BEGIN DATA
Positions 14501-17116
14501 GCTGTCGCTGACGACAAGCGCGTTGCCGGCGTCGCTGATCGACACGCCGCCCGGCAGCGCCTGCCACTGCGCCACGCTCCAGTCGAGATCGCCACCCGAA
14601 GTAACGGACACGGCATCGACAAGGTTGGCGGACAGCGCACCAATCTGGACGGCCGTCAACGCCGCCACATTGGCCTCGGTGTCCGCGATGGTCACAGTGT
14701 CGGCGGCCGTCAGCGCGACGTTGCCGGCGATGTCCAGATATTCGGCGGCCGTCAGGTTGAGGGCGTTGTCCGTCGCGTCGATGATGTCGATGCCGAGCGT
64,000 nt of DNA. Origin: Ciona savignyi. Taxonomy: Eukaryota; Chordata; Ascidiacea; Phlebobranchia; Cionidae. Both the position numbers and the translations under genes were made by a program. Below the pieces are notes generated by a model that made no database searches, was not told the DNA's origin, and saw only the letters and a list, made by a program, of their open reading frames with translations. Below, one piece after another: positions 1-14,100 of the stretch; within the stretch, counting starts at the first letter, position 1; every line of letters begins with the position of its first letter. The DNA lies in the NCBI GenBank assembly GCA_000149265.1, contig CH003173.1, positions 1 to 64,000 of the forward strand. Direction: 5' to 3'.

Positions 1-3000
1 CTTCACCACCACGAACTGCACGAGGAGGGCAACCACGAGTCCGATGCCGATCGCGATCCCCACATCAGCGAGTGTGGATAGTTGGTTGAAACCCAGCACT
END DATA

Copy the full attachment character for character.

Positions 14501-17116
14501 GCTGTCGCTGACGACAAGCGCGTTGCCGGCGTCGCTGATCGACACGCCGCCCGGCAGCGCCTGCCACTGCGCCACGCTCCAGTCGAGATCGCCACCCGAA
14601 GTAACGGACACGGCATCGACAAGGTTGGCGGACAGCGCACCAATCTGGACGGCCGTCAACGCCGCCACATTGGCCTCGGTGTCCGCGATGGTCACAGTGT
14701 CGGCGGCCGTCAGCGCGACGTTGCCGGCGATGTCCAGATATTCGGCGGCCGTCAGGTTGAGGGCGTTGTCCGTCGCGTCGATGATGTCGATGCCGAGCGT
64,000 nt of DNA. Origin: Ciona savignyi. Taxonomy: Eukaryota; Chordata; Ascidiacea; Phlebobranchia; Cionidae. Both the position numbers and the translations under genes were made by a program. Below the pieces are notes generated by a model that made no database searches, was not told the DNA's origin, and saw only the letters and a list, made by a program, of their open reading frames with translations. Below, one piece after another: positions 1-14,100 of the stretch; within the stretch, counting starts at the first letter, position 1; every line of letters begins with the position of its first letter. The DNA lies in the NCBI GenBank assembly GCA_000149265.1, contig CH003173.1, positions 1 to 64,000 of the forward strand. Direction: 5' to 3'.

Positions 1-3000
1 CTTCACCACCACGAACTGCACGAGGAGGGCAACCACGAGTCCGATGCCGATCGCGATCCCCACATCAGCGAGTGTGGATAGTTGGTTGAAACCCAGCACT